- Psychological stress. If you’re already familiar with the gut-brain axis, you know that your mood and psychological well-being have all kinds of effects on gut health. The brain in your head “talks” to the nervous system in your gut through the vagus nerve, and long-term problems like psychological stress can significantly affect GI symptoms. Just to take one example, guess what’s associated with bloating and IBS symptoms in general among women? Psychological stress. In general, chronic stress signals from the brain slow digestion and can cause constipation (although acute stress signals can cause diarrhea). GABA, a neurotransmitter involved in anxiety, also has significant effects on gut motility and function.
- Diabetes and high blood sugar. High blood sugar can damage the ENS in the same way it damages any other nerves, and gastrointestinal problems are actually one of the major symptoms of diabetes. Damage to the ENS can cause diarrhea and/or constipation. High blood sugar also makes motion sickness worse.
Many of the things that damage the ENS are also strongly linked to weight gain. Chronic stress can wreck your metabolism faster than you can say “I just don’t have time to sleep these days.” Diabetes and high blood sugar are both pretty obvious candidates for reasons why weight loss might be difficult. There are also other diseases that can damage the ENS, like Parkinson’s disease and HIV, but these are more typically connected to uncontrolled weight loss than uncontrolled weight gain.
So if you’re struggling to lose weight and also having trouble with digestion, try thinking about your stress and blood sugar levels before embarking on a 30-day trial of a combined AIP/low-FODMAP/low-histamine/low-salicylate diet. It might get you further.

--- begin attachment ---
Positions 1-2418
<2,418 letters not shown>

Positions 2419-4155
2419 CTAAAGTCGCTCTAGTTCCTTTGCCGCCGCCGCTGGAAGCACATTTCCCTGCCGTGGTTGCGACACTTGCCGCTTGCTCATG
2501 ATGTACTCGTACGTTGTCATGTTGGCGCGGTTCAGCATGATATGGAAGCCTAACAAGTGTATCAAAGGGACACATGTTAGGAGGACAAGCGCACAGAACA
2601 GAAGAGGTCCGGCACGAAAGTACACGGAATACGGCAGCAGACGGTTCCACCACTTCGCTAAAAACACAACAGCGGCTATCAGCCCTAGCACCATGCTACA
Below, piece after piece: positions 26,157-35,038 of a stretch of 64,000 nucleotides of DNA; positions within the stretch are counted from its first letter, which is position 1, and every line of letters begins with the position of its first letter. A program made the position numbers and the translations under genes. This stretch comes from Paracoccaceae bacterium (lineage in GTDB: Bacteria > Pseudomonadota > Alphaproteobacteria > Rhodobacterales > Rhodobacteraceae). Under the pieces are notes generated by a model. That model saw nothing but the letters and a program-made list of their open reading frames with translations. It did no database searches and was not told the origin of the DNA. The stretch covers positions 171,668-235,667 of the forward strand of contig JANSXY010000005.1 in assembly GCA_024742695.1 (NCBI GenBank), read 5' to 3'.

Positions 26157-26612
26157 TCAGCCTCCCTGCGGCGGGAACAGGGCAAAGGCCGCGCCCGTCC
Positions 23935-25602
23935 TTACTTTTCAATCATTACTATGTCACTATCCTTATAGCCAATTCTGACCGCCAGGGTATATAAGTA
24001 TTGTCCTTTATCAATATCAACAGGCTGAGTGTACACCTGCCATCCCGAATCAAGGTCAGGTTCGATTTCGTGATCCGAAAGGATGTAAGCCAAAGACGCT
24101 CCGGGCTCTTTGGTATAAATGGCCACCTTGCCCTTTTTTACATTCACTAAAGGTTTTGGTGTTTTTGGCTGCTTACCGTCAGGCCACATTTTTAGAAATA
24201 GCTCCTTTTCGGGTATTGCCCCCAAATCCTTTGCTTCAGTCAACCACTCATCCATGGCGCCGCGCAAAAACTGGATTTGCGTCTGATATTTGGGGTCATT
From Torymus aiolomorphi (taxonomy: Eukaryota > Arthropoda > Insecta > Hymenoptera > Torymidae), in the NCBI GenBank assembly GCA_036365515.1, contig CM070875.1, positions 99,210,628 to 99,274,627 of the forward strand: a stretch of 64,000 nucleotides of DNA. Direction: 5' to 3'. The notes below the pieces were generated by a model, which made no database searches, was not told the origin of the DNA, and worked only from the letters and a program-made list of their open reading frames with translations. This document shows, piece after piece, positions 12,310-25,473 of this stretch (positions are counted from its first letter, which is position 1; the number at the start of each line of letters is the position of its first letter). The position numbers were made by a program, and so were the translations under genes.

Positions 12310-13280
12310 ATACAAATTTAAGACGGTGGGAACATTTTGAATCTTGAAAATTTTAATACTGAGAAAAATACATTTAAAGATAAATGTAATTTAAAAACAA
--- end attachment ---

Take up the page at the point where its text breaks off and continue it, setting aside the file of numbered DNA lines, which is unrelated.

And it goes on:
Summing it Up
All of this is interesting, because it suggests some reasons behind chronic gut symptoms that go beyond “you ate the wrong thing, and now your gut is unhappy.” For some people, that’s really how it works (you have lactose intolerance, but you stop eating dairy, and now your gut is happy again). But for other people, chronic digestive trouble + slow weight loss could indicate a problem that started outside the gastrointestinal system, and the solution might be a little more than just eliminating particular foods or taking particular supplements.
Instead of looking for more and more foods to restrict, it might be worthwhile to consider a different cause, especially if you’re struggling with your weight as well as your digestion. Thyroid function and ENS dysfunction are both related to weight problems as well as gastrointestinal symptoms. And both of them are related to food and diet, but it’s not as simple as “eliminate this.”